There are around 90 hours to go until polls open for the UK General Election and few political pundits are willing to call it either way, but here at news.bwin there’s money to be made, so let’s get to it.
The Conservatives won 306 seats at the last election and would at one stage have hoped to improve on that number this time, but bwin set their over/under target at 286.5, with 3/4 saying they’ll beat that mark and evens offered about David Cameron’s crowd falling short.
After taking 36% of the vote last time out, the Tories are currently on 34% according to the aggregated poll of polls, which doesn’t sound too bad, but with Ukip likely to be a chaotic factor in plenty of seats, and winners in a few, the blues will need to make up a few points just to stay the biggest party in the House of Commons.
However, some kind of incumbency bounce, similar to the one that saw John Major’s surprise win in 1992, does feel on the way. They won’t win a majority, but at least 290 seems plausible.
Labour looked on course to bag 270-plus seats early on in the campaign, but the rampant spread of SNP support has forced Ed Miliband’s hand regarding a potential coalition with Nicola Sturgeon’s crowd. After claiming he wouldn’t do a deal in any circumstances, Scotland stopped listening.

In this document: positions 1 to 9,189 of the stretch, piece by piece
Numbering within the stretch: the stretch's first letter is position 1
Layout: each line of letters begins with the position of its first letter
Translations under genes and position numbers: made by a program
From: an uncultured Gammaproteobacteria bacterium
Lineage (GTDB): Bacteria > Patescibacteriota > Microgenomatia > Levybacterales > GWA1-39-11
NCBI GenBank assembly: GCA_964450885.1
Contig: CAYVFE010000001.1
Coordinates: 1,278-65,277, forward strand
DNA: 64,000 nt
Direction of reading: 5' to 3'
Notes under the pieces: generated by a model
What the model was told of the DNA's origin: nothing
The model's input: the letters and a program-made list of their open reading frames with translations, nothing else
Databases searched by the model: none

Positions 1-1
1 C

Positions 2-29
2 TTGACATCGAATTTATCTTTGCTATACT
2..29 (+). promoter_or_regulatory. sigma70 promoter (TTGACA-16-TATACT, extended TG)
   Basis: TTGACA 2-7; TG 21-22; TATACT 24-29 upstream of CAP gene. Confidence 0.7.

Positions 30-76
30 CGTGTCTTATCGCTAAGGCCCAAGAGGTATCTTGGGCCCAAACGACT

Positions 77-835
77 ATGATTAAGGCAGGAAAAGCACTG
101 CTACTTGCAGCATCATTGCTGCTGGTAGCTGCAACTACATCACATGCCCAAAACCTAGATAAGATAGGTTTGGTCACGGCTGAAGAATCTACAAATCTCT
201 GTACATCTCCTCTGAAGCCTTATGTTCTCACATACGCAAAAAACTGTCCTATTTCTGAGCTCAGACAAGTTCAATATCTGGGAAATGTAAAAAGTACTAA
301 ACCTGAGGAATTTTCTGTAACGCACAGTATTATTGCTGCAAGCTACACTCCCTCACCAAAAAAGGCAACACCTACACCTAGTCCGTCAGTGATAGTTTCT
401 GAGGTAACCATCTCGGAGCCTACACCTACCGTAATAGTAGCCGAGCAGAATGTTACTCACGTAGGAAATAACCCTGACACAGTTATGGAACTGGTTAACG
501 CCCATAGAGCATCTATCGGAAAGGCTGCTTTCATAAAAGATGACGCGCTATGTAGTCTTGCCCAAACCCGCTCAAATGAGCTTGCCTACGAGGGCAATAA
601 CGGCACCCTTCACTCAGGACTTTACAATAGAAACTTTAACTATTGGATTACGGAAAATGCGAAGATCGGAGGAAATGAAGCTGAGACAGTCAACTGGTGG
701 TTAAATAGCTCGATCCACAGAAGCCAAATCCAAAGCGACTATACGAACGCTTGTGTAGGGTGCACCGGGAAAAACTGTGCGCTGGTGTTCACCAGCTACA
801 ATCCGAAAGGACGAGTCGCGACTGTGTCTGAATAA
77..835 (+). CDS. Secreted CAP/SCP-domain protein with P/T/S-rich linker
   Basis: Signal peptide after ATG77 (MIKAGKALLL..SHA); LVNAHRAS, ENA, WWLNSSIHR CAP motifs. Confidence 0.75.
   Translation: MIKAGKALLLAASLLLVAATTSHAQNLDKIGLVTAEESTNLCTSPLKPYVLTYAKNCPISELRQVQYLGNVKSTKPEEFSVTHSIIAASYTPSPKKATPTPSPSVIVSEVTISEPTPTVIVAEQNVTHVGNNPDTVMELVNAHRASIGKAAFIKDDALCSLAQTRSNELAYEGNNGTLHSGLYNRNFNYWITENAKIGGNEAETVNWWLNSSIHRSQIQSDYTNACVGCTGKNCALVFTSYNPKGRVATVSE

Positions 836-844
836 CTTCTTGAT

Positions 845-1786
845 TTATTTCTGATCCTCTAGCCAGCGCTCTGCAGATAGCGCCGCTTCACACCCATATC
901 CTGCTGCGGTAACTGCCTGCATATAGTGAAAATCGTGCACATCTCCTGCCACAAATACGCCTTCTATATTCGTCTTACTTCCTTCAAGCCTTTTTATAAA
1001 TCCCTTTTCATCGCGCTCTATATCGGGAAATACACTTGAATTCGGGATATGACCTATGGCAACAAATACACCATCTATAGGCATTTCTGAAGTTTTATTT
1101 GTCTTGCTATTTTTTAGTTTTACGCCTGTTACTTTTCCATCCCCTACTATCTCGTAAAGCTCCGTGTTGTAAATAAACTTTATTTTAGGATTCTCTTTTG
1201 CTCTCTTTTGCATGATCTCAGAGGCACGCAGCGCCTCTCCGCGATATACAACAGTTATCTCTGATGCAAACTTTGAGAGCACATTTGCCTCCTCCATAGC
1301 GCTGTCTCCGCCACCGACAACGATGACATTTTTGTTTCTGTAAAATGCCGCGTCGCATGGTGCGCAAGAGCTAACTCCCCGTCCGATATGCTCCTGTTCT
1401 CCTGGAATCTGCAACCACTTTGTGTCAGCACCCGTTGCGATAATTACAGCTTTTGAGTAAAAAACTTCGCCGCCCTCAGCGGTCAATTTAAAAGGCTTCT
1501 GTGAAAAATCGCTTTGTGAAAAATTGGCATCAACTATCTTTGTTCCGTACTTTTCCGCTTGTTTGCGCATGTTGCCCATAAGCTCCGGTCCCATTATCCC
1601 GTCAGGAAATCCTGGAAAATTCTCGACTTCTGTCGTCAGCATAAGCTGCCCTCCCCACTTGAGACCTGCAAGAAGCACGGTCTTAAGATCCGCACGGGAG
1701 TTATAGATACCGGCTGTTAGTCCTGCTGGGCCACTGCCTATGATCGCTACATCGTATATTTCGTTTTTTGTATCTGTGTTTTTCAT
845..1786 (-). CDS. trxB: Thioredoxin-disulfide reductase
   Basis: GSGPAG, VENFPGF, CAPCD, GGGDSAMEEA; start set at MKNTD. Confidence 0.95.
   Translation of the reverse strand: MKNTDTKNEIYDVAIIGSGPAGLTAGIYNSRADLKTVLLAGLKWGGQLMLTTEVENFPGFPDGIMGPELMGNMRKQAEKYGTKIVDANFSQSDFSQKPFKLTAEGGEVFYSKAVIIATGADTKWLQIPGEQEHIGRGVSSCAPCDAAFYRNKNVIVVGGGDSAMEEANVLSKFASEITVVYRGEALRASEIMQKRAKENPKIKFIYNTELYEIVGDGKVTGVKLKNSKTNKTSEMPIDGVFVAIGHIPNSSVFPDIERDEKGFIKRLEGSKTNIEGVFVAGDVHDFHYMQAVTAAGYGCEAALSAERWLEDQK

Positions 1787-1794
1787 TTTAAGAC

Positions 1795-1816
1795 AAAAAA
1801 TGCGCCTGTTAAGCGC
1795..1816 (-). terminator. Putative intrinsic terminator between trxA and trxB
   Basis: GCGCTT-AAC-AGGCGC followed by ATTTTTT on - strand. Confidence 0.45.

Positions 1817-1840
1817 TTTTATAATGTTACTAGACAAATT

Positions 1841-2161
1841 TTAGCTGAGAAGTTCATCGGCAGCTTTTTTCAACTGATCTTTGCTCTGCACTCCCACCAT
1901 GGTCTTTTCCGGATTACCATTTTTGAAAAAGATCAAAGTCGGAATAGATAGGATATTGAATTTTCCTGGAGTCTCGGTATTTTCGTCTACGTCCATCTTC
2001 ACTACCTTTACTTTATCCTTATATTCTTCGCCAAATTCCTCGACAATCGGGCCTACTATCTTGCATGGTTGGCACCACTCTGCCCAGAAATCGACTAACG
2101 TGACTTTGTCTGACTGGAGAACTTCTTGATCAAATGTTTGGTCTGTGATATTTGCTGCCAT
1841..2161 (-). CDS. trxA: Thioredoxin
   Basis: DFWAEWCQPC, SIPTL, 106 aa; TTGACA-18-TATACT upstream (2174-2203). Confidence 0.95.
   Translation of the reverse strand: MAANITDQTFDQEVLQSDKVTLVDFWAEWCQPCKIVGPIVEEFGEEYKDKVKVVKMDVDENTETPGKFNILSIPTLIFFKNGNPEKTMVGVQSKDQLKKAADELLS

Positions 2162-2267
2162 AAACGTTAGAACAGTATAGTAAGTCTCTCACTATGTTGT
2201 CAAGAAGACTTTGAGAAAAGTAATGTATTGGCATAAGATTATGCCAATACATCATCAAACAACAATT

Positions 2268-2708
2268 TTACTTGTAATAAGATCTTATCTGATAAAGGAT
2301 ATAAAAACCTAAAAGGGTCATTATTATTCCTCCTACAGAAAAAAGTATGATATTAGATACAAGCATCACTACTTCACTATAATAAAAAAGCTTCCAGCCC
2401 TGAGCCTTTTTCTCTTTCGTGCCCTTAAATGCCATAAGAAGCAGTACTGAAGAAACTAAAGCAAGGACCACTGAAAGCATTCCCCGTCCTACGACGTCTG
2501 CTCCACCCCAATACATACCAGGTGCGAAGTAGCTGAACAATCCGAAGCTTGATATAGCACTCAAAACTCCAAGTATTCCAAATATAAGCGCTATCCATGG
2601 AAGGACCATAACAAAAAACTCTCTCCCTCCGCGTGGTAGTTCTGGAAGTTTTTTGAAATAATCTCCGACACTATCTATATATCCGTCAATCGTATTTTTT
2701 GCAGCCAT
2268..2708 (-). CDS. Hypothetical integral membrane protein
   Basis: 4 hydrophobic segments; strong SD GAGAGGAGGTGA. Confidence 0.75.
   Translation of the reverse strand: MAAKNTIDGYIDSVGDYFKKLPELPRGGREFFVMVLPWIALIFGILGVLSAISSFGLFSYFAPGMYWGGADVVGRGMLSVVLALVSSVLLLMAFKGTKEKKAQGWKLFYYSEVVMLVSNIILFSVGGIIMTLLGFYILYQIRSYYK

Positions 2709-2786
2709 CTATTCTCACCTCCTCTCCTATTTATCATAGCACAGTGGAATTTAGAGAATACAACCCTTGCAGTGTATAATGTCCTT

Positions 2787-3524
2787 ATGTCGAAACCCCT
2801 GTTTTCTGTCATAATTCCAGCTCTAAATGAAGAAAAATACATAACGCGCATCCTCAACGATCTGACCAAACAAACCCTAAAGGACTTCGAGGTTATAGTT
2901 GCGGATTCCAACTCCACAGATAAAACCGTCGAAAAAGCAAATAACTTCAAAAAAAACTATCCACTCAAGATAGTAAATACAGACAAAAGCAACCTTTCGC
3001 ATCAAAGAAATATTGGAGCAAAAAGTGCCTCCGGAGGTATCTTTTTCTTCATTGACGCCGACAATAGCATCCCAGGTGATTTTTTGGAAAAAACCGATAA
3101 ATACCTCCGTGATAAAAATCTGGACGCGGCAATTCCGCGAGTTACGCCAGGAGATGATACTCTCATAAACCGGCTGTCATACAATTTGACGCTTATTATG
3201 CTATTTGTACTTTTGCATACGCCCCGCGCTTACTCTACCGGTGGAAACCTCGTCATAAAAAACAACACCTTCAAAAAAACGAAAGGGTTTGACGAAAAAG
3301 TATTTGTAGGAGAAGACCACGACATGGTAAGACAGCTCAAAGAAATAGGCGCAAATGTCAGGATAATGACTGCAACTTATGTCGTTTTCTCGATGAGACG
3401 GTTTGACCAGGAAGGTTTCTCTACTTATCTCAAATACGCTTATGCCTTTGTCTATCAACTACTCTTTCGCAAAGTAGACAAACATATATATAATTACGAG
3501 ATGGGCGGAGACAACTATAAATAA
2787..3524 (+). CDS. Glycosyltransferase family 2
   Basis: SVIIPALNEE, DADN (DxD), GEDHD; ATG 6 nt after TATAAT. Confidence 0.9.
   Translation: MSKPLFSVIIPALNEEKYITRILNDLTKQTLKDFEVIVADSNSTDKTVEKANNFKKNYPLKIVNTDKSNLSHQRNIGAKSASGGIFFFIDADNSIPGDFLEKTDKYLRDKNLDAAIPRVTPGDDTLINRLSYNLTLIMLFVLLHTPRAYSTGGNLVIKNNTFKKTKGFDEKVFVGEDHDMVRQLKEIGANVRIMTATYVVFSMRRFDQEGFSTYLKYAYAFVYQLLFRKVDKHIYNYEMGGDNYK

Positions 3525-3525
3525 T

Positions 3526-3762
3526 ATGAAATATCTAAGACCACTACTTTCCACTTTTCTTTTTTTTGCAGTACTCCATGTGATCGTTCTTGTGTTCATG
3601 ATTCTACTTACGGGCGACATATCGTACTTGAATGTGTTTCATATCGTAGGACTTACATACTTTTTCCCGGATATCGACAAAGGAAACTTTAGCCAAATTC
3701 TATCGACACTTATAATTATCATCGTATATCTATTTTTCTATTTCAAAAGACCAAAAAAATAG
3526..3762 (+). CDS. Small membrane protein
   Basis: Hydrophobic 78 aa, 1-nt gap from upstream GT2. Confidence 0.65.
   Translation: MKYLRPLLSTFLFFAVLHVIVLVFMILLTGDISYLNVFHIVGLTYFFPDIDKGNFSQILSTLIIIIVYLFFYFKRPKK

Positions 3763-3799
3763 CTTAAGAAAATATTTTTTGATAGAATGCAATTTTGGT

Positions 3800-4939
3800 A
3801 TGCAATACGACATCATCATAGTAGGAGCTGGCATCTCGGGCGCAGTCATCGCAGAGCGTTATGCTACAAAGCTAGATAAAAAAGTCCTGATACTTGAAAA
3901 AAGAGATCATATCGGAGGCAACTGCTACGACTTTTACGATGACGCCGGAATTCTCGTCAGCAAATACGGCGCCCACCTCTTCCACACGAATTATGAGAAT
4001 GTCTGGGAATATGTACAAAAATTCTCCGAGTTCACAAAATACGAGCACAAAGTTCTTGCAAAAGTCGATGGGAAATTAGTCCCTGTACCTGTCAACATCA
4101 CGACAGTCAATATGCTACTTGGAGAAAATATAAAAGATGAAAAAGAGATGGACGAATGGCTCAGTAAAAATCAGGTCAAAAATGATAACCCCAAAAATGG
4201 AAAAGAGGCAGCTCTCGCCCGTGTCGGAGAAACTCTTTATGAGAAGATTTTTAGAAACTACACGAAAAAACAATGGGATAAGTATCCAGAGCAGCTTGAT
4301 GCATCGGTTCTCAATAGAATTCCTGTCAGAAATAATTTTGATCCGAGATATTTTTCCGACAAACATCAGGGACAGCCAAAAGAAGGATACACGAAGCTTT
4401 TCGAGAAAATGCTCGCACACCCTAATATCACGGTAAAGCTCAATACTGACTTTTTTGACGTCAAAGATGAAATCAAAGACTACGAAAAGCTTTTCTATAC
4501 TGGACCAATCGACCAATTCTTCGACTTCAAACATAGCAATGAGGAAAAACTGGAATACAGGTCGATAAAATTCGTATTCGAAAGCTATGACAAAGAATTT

If Labour lose 35 seats or more to the SNP in Scotland, which looks as likely as not to happen, they’ll need to gain around 45 in England and Wales to reach over 269.5, priced up at 11/10 with bwin.
Miliband pulling that off looks a long shot; according to Lord Ashcroft’s polls, Labour are four points behind the Tories in Croydon Central, their 45th non-Scottish target seat, where challenger Sarah Jones had led incumbent Conservative Gavin Barwell by six points in October.
‘Red Ed’ shouldn’t lose all hope, as under 269.5 seats (7/10 with bwin) could still make him Prime Minister if Cameron fails to control around 290, but Miliband’s bounce looks to have come and gone. He’ll be lucky to make it to number ten Downing Street.
As for the Liberal Democrats, the bad news is bwin set the seat line at 24.5, 8/11 over and 10/11 under, for a party that claimed 57 five years ago.
Nick Clegg’s crowd will forever claim they’re stronger where they have incumbency, and will defy the national swing, but 11 of the Lib Dems voted in at the last election aren’t running this time, with another eight defending Scottish seats. I think we can safely say the majority of these will go.
That leaves the beleaguered yellows going into bat for around 40 or so seats. Despite Clegg’s best television performance of the campaign on BBC Question Time, his party pulled in just 8% in the YouGov poll carried out on Friday, six points behind UKIP.
Having secured 23% in 2010, the numbers just don’t add up for the Lib Dems. They’ll be lucky to get 20, and Clegg losing his Sheffield Hallam seat, while unlikely, still can’t be ruled out.